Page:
Failed hostage rescue provokes row
The fallout from the failed hostage rescue bid in Nigeria is continuing after William Hague insisted it had been impossible to inform the Italian authorities in advance.
The Foreign Secretary said there had been a "limited opportunity" for saving the two construction workers, whose lives had been in "imminent and growing danger". Briton Chris McManus and Italian co-worker Franco Lamolinara died on Thursday as Nigerian troops and UK Special Boat Service commandos tried to end their nine months in captivity.
The bid to rescue the men was apparently brought forward because the kidnappers - believed to be members of a jihadi group associated with al Qaida - became aware that the net was closing around them. There were reports of a fierce firefight after the house in the north-western town of Sokoto was surrounded.
Italian president Giorgio Napolitano said it was "inexplicable" that Downing Street had not alerted Rome to the plan in advance. "The behaviour of the British Government in not informing Italy is inexplicable," he said. "A political and diplomatic clarification is necessary."
And diplomat Antonio Puri Purini said the events had been an "unacceptable slap in the face" for his countrymen. Writing in the leading Italian newspaper Corriere della Sera, he claimed Britain's nostalgia for its imperialist days had led it to act alone.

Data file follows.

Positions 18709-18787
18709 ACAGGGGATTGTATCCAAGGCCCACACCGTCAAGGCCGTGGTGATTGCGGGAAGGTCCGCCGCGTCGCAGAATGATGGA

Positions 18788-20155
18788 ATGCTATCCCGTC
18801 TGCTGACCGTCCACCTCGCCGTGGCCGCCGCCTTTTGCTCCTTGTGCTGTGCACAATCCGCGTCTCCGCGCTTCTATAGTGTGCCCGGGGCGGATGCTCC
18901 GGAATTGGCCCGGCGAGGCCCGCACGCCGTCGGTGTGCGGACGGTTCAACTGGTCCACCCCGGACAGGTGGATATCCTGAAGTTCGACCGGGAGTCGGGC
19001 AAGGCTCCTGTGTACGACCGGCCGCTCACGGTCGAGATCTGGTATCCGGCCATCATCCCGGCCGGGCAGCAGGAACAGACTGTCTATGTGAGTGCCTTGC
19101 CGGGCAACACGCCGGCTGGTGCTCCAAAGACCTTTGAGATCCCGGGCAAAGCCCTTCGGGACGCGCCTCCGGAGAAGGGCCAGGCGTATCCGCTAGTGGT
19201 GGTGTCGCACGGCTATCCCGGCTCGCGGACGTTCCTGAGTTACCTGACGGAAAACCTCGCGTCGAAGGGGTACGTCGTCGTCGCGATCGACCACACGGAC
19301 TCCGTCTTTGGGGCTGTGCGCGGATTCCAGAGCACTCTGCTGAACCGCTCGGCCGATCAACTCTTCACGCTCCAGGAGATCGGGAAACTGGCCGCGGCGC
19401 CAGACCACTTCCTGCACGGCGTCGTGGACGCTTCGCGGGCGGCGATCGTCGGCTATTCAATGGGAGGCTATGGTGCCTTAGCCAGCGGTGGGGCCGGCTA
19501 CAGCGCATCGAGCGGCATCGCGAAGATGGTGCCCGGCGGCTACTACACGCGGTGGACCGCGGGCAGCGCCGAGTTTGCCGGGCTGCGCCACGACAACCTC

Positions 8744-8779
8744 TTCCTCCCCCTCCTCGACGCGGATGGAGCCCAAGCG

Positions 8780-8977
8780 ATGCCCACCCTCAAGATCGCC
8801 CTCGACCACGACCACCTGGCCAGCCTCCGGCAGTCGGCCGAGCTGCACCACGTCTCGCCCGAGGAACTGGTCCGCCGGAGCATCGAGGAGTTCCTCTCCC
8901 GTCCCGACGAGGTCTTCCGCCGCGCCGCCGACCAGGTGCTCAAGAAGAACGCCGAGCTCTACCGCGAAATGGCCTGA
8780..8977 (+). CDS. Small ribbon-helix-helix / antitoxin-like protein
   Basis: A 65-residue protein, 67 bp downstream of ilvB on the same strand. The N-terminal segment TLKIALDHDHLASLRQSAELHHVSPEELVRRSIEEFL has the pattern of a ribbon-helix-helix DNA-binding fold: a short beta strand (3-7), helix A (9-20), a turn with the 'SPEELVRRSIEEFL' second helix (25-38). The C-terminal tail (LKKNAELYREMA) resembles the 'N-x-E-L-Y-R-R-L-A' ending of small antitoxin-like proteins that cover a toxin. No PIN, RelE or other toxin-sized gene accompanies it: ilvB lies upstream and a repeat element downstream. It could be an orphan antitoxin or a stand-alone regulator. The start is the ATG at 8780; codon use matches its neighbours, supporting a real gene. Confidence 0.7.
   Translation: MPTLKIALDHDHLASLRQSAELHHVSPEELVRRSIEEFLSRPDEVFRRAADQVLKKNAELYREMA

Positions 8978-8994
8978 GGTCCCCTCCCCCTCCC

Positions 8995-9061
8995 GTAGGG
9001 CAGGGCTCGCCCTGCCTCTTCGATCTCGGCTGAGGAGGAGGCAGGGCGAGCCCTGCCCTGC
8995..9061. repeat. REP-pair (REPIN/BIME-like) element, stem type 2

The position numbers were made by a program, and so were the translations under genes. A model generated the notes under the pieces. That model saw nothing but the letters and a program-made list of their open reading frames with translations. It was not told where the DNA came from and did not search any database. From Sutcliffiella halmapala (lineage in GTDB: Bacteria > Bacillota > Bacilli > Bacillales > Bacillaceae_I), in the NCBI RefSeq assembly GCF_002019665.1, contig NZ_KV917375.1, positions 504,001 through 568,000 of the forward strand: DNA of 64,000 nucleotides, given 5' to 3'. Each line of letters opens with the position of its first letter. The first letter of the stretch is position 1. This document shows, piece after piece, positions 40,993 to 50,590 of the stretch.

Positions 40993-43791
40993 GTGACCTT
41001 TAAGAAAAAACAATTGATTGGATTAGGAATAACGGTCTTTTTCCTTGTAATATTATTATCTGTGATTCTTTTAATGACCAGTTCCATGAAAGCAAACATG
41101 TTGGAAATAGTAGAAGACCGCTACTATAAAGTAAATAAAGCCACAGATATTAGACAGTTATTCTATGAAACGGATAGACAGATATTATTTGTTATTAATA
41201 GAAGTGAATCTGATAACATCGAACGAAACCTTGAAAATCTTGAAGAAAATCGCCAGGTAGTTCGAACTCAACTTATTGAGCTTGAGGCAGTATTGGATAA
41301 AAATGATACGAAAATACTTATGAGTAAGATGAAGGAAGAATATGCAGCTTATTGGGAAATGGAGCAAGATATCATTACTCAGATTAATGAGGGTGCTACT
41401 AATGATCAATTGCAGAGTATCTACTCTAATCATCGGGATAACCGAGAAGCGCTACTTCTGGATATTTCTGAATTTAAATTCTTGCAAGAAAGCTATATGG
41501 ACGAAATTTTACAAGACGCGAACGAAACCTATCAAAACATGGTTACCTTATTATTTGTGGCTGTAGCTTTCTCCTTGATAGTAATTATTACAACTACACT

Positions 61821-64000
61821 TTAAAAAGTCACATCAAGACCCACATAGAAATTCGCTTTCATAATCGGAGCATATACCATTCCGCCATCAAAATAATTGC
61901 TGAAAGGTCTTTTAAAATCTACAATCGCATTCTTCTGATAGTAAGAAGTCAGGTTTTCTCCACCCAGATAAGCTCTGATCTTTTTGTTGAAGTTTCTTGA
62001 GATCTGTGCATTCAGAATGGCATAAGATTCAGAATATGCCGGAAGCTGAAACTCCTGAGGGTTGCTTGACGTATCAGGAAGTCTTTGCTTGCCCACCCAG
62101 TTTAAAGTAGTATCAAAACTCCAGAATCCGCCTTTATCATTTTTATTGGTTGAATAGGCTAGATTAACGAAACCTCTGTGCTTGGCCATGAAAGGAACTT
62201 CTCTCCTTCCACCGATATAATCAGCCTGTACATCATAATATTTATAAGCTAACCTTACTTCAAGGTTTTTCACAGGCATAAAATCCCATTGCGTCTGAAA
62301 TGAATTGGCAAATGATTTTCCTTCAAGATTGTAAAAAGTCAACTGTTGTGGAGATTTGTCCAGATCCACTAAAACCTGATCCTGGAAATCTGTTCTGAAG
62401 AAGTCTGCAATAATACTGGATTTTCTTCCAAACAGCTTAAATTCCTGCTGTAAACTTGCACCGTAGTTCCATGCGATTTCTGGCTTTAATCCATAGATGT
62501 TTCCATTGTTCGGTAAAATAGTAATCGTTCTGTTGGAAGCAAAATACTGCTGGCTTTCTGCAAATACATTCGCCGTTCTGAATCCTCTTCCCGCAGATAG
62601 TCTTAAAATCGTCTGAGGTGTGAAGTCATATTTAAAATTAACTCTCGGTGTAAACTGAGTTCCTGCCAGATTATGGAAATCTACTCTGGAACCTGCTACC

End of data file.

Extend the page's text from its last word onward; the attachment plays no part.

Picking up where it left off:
However, Number 10 said contacts had taken place between the governments as the operation got under way, and David Cameron spoke to Italian prime minister Mario Monti by phone after it was learned that the hostages were dead.
"We had been in contact with the Italians on a regular basis over the past nine months," the spokesman said. "An option was always a rescue operation. We have been keeping them informed throughout. Things moved quite quickly in recent days and we had to respond to that. The Prime Minister was asked for authorisation and gave that authorisation, but this was a Nigerian-led operation."
The governments later tried to cool tensions in a joint statement issued after Mr Hague met Italian counterpart Giulio Terzi di Sant'Agata at a wider gathering in Copenhagen.
It said the UK minister "made clear that there had been a limited opportunity to secure the release of the two hostages whose lives were in imminent and growing danger". "Under these circumstances it was only possible to inform Italy once the operation was already getting under way," the statement added.
Mr Lamolinara's body was flown in an Italian Air Force jet to Rome's Ciampino military airport, where officers stood to attention as a mark of respect. The body was to be taken to a morgue for autopsy.